optimal tubeless psi

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    • #200820

      I have finally converted to tubeless, currently running Maxxis Ikon 29’s on Mavic XM119’s.  What is the optimal tubeless psi?  I ride in FL where we have lots of sugar sand and a TON of roots.  I’ve been using Stan’s method (rider weight/7 = x.  x-1 front pressure, x+2 rear pressure) which puts me at 25 front and 28 rear.  But I have been told by several people that I should be running much lower pressures tubeless.  I weigh 185lb.

      What tubeless pressures are you dudes/dudettes running?

    • #200822

      25/28psi sounds pretty reasonable to me. IMO, people seem to enjoy bragging about how low their pressures are, but in the end it comes down to rider preference. Lower pressures can certainly be advantageous, but only up to a point. Beyond that magical point, the disadvantages start to outweigh the advantages. Unfortunately the magic number is different for everyone so you’ll need to experiment.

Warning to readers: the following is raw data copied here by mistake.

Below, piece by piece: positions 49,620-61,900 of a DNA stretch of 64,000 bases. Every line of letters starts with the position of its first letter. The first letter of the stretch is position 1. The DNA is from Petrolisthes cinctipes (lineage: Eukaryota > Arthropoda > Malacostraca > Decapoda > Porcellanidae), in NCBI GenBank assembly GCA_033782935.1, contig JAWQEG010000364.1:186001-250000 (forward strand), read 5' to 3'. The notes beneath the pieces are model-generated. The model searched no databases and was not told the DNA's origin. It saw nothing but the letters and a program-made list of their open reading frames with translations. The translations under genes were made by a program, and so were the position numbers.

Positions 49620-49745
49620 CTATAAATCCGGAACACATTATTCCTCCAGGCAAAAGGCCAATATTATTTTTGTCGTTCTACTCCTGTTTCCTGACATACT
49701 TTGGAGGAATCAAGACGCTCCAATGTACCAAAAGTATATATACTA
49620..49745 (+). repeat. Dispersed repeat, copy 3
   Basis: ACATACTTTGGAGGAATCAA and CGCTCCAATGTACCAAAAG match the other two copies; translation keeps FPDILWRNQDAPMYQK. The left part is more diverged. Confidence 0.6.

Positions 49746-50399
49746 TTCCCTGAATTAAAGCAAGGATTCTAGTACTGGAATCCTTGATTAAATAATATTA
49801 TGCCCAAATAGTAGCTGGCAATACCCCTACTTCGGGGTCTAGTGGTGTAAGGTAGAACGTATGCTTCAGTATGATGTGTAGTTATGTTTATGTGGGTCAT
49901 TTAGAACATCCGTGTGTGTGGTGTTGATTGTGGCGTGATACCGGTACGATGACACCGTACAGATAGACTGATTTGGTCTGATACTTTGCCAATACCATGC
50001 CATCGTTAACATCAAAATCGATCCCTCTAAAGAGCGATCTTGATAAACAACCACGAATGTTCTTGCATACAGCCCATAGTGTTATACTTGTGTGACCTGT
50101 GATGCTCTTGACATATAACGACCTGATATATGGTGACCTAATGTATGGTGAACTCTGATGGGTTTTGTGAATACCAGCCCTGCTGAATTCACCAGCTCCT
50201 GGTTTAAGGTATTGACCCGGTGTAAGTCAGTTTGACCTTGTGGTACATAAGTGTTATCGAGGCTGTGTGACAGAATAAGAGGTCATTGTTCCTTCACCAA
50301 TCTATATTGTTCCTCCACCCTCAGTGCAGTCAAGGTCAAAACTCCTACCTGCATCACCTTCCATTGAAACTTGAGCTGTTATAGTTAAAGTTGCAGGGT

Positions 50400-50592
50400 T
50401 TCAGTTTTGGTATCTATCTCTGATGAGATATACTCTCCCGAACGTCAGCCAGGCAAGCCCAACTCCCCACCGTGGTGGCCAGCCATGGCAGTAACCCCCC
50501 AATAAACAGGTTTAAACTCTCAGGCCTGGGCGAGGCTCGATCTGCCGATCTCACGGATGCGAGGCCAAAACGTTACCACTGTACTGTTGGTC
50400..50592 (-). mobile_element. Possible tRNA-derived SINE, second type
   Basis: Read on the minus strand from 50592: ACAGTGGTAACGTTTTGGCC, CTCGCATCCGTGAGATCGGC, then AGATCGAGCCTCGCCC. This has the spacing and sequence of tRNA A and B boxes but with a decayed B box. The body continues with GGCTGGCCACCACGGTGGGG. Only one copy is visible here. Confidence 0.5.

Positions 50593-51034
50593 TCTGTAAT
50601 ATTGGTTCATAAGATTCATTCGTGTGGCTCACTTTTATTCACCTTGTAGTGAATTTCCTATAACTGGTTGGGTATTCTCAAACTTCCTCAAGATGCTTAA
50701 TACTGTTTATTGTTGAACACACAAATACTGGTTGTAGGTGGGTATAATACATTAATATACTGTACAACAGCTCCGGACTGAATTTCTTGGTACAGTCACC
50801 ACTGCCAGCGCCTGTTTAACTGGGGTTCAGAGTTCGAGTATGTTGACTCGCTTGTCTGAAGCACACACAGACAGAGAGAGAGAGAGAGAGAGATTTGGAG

As a point of reference, I weigh less than you but generally run my tubeless tires in the low 30s.

    • #200848

      I weigh 200 and run my tube tires 25 psi here in Florida, I would say as low as you can get them without them feeling wobbly in corners.

    • #200857

      I play with low pressures to lend a bit of dampening to my somewhat lacking suspension. I tend to hover around 20/22 front/back. I’ve gone lower and I’ve only had an issue due to the low pressure once but it only takes one exciting instance of losing your front tire in a fast offcamber turn to add a bit of pressure to the tires.

    • #201221

      Good thread. I tend to follow the Stan’s guidelines too. One possible way to go lower and still avoid problems would be to use the Schwalbe Procore system. I’ve been thinking about it for a while but my current rims are just a little too narrow so it would require a new set of wheels for me. 🙁

    • #201252